News Release

Costs of Closure:
Public lecture explores the impacts of bacterial contamination at swimming beaches.

January 08, 2006

Whatís happening?
Dr. Linwood Pendleton, associate professor of environmental science and engineering from the University of California at Los Angeles, will present the results of a study on the health impacts of beach water contamination in a free public lecture at the University of New Hampshire (UNH). The lecture is sponsored by the UNH/NOAA Cooperative Institute for Coastal and Estuarine Environmental Technology (CICEET).

When?
Monday, January 22 @ 3:00 p.m.

Where?
Elliott Alumni Center, 1925 Room
University of New Hampshire, Durham campus

Why come?
In 2006, a record number of beach closures due to bacterial contamination left many coastal communitiesó including those in New Hampshire and Maineóconcerned over the impact of these events on public and economic health.

This lecture will examine the public health consequences of bacterial beach water contamination in Southern California, using water quality data, epidemiological models, and beach attendance data to estimate the public costs of excess, swimming related cases of gastroenteritis at swimming beaches.

Though California-based, this research has implications for all coastal communities struggling to address this challenge, and will offer useful information for beach water quality managers in the Gulf of Maine.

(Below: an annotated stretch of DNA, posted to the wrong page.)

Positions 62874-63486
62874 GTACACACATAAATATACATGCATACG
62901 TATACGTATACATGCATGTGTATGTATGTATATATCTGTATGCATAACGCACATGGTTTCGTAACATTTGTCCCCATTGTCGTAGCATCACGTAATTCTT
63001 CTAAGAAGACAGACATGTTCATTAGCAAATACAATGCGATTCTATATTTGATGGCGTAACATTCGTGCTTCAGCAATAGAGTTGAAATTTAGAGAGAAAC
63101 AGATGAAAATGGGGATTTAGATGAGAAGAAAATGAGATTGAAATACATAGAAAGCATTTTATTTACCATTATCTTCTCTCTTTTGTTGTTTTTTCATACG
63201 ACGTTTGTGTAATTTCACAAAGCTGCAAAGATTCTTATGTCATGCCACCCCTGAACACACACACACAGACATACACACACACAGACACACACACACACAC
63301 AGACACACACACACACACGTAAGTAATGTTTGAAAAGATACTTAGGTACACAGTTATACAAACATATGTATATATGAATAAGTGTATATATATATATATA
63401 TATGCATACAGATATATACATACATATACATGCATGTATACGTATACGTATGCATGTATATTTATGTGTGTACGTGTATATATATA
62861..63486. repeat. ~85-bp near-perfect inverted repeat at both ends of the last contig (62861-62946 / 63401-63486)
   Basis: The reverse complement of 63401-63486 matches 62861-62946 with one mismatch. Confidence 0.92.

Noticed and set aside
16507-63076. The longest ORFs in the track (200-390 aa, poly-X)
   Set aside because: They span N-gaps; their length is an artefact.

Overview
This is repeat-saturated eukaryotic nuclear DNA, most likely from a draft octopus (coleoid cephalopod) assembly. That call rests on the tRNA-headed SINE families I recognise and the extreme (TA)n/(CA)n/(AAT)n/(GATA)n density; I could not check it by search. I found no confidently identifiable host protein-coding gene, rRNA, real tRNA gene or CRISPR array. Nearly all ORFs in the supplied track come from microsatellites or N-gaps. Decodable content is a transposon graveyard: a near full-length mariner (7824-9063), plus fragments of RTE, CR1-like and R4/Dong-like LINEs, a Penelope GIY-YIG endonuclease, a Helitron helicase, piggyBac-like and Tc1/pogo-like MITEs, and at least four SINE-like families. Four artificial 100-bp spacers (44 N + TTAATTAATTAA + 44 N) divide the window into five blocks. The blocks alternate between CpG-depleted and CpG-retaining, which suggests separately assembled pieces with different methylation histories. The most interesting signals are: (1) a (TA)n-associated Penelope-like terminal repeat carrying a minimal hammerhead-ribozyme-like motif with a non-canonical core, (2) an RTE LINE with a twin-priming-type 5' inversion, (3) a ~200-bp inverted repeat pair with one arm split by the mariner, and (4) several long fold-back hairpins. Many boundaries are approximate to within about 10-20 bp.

About the research
Researchers from UCLA and Stanford University, led by Dr. Pendleton, have found that preventing sewage contamination in waters off Southern California beaches could prevent up to 1.5 million cases of gastrointestinal (GI) illness annually. The researchers used beach attendance, fecal coliform densities, and two epidemiological models to estimate the risk of GI illness at 28 beaches in Los Angeles and Orange counties. They found that up to 1,479,000 cases of GI illness occur annually as a result of exposure to fecal contamination in coastal waters off swimming beaches. Health care costs estimated for those cases could be as much as $414 million annually. The study concludes that water quality improvements could have substantial public health benefits.

Presenter bio
Linwood Pendleton is an associate professor of environmental science and engineering from the University of California†and Lead Non-market Economist for the National Ocean Economics Program.

Dr. Pendletonís current research focuses on the economics of coastal water quality, marine protected areas, and ecosystem-based management of coastal resources.

More information on Dr. Pendletonís research is available at http://linwoodp.bol.ucla.edu

RSVP & more info
If you plan to attend this lecture, or for more information, please contact CICEETís program coordinator:
Cindy Tufts
603.862-3676
cindy.tufts@unh.edu

Limited parking is available upon request.
Directions
Campus map